In between answering to Billy Joel look-alike dumbed-down-twice cops, and paying bills, I have had a wonderful time chatting with friends from all corners of the world. And as the old adage goes, "A friend in need is a friend indeed." Now that I am stripped of all titles and obvious merits to them, the friends that take time out of their busy days to write to me and to call me, and to have lunches and dinners with me, are truly gifts to me.

Now, as a token of appreciation, gratitude and love, I bow to you with my left calf over my head, and my right leg suspended at 90 degrees from my third eye, in a sincere sign of serenity....and, if i don't write tomorrow, please send the cops to check on me. Namaste!

Day 10: Henry Higgins

Like most girls of my generation (i.e. 21-years-old and above), I grew up reading Cinderella, Snow White, Sleeping Beauty. Now, I find it hard to differentiate between the three fairy tales and their heroines. Why does it remind me of all the perfectly turned out trophy wives in my neighborhood? (Yes, I never said I wasn't spiteful.)

I recently bought a DVD of My Fair Lady. I suppose I have grown. When I was a girl, I was in awe of Henry Higgins, and all that he represented. Now, I find him slightly repelling and rather seedy. My favorite song is no longer "The Rain in Spain Falls Mostly in the Plain." Instead, it is the one that Eliza Dolittle's good-for-nothing father sings - "With a little bit of blooming luck..."

Wednesday, September 2, 2009

Day 9: It's Okay

Despite my unannounced rule of not spending the day taking care of the house (for this is a major time pit), I do just that this morning. I find myself scrubbing the kitchen floor because of a comment someone made that it was looking kind of dirty. This is a slippery slope. The other day, my son missed the school bus home from school, and called looking for a ride home. The following day, my daughter calls from the bottom of the hill, saying it's really hot, can you come pick me up. It is so easy to say "Yes." But, I say "No." The life of a mother and wife is very busy. Once you give in to a little bit here, a little bit there, there is no stopping the avalanche. Before you know it, the day will have gone by running little errands for everyone. So, I steel myself. I make a goal of not spending more than a couple of hours a day for the "housewife" chores.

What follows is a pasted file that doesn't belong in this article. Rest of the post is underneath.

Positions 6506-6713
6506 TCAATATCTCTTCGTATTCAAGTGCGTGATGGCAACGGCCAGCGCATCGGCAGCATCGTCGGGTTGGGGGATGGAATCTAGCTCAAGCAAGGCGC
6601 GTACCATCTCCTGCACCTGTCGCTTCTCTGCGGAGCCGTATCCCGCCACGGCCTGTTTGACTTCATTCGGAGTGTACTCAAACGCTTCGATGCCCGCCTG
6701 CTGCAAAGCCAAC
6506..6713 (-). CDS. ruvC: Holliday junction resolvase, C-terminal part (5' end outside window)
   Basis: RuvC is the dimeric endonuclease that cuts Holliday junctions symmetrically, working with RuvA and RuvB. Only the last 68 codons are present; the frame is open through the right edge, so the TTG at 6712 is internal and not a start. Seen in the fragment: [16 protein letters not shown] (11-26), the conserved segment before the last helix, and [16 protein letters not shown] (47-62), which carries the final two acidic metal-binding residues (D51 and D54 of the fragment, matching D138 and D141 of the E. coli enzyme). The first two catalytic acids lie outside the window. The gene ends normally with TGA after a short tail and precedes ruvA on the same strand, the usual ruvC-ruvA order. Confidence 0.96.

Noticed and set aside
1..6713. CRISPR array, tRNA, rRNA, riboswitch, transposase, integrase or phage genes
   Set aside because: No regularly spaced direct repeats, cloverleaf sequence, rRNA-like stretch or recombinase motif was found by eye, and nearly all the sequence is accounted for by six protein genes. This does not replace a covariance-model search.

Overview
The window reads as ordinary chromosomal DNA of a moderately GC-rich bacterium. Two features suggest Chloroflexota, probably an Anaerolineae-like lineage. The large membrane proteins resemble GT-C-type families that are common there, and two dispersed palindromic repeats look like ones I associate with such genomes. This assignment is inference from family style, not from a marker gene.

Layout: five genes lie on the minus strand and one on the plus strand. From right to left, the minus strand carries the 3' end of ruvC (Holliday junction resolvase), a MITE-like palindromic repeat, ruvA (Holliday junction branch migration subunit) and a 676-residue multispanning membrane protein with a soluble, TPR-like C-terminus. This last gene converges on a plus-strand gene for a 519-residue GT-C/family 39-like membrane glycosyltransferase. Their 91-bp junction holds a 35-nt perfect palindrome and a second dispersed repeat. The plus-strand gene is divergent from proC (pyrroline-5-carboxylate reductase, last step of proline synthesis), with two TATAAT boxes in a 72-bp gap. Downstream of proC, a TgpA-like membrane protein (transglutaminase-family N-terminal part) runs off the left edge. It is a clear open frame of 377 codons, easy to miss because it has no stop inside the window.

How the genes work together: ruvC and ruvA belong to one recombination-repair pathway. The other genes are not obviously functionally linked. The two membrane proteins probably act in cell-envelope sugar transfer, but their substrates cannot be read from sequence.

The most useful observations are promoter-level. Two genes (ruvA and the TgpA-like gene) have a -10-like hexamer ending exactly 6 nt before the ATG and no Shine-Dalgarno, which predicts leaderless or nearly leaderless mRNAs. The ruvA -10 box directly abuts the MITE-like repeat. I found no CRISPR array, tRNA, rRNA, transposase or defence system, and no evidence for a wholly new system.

Today, I also splurge on a brand new little black notebook, to record what I do everyday for my new business lines. My little black notebooks have been my partner in crime for years. I sure hope this little black notebook does not end up being form over substance.

Tuesday, September 1, 2009

Day 8: Side Effect

This morning, I go for a fun session with three friends. We start off with a whole body massage, and move straight into lunch. All three of my friends are accomplished professionals in various sectors. Listening to them talk about work makes me jealous. Not because I want their jobs, but because of how they describe how they enjoyed their work so much. I am now convinced that I too need to create that dream job for myself. Renewing my vows to find THE dream, I scoop up grocery (for dreams cannot interfere with feeding one's family), and head home. Driving in my wonder car (for that is what it is), I imagine how it would be when I attain that dream job. In a distant corner of my brain, I register the sound of sirens. Sirens... I wonder which poor grandma they caught today. I glance at my rear view mirror. Oh, no! I pull to the curb, and don my innocent little lady look. "Hello. Did I do something wrong?", I say. "Ma'am, you just drove through a stop sign.", says Officer Muscle Brain No Humor. "I did? I am SO sorry. I didn't even notice it." I pour 100% charm into every cell in my body, while secretly wondering why it matters whether I go at 2 miles per hour or zero miles per hour. My efforts are wasted. I now have my first ever traffic ticket. The moral of this story is: life goes on while one dreams. Beware of stop signs. I wonder if this ticket is a valid business expense.